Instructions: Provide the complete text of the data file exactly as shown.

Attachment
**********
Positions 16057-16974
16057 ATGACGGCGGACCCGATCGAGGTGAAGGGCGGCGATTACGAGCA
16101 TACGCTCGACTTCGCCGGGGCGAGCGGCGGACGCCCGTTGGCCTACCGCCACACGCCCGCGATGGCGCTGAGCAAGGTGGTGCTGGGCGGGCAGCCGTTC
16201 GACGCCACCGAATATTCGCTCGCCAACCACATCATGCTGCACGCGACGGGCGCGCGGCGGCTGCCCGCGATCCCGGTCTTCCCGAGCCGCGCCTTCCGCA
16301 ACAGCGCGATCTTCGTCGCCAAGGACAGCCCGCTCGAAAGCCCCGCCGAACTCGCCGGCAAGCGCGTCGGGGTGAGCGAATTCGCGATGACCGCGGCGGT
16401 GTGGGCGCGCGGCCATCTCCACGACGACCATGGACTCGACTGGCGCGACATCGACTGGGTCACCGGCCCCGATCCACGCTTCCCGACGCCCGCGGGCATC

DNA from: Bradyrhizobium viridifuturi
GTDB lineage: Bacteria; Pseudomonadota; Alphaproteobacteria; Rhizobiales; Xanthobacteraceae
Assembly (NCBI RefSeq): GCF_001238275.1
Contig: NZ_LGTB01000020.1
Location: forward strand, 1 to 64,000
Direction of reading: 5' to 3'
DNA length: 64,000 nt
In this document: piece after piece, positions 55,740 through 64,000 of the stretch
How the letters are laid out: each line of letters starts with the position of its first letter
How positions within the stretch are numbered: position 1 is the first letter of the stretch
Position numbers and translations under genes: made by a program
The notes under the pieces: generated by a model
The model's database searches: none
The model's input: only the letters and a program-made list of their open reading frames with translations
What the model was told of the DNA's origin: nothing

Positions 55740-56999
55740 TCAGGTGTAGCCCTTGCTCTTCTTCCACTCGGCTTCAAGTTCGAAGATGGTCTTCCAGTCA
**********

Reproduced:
Positions 16057-16974
16057 ATGACGGCGGACCCGATCGAGGTGAAGGGCGGCGATTACGAGCA
16101 TACGCTCGACTTCGCCGGGGCGAGCGGCGGACGCCCGTTGGCCTACCGCCACACGCCCGCGATGGCGCTGAGCAAGGTGGTGCTGGGCGGGCAGCCGTTC
16201 GACGCCACCGAATATTCGCTCGCCAACCACATCATGCTGCACGCGACGGGCGCGCGGCGGCTGCCCGCGATCCCGGTCTTCCCGAGCCGCGCCTTCCGCA
16301 ACAGCGCGATCTTCGTCGCCAAGGACAGCCCGCTCGAAAGCCCCGCCGAACTCGCCGGCAAGCGCGTCGGGGTGAGCGAATTCGCGATGACCGCGGCGGT
16401 GTGGGCGCGCGGCCATCTCCACGACGACCATGGACTCGACTGGCGCGACATCGACTGGGTCACCGGCCCCGATCCACGCTTCCCGACGCCCGCGGGCATC

DNA from: Bradyrhizobium viridifuturi
GTDB lineage: Bacteria; Pseudomonadota; Alphaproteobacteria; Rhizobiales; Xanthobacteraceae
Assembly (NCBI RefSeq): GCF_001238275.1
Contig: NZ_LGTB01000020.1
Location: forward strand, 1 to 64,000
Direction of reading: 5' to 3'
DNA length: 64,000 nt
In this document: piece after piece, positions 55,740 through 64,000 of the stretch
How the letters are laid out: each line of letters starts with the position of its first letter
How positions within the stretch are numbered: position 1 is the first letter of the stretch
Position numbers and translations under genes: made by a program
The notes under the pieces: generated by a model
The model's database searches: none
The model's input: only the letters and a program-made list of their open reading frames with translations
What the model was told of the DNA's origin: nothing

Positions 55740-56999
55740 TCAGGTGTAGCCCTTGCTCTTCTTCCACTCGGCTTCAAGTTCGAAGATGGTCTTCCAGTCA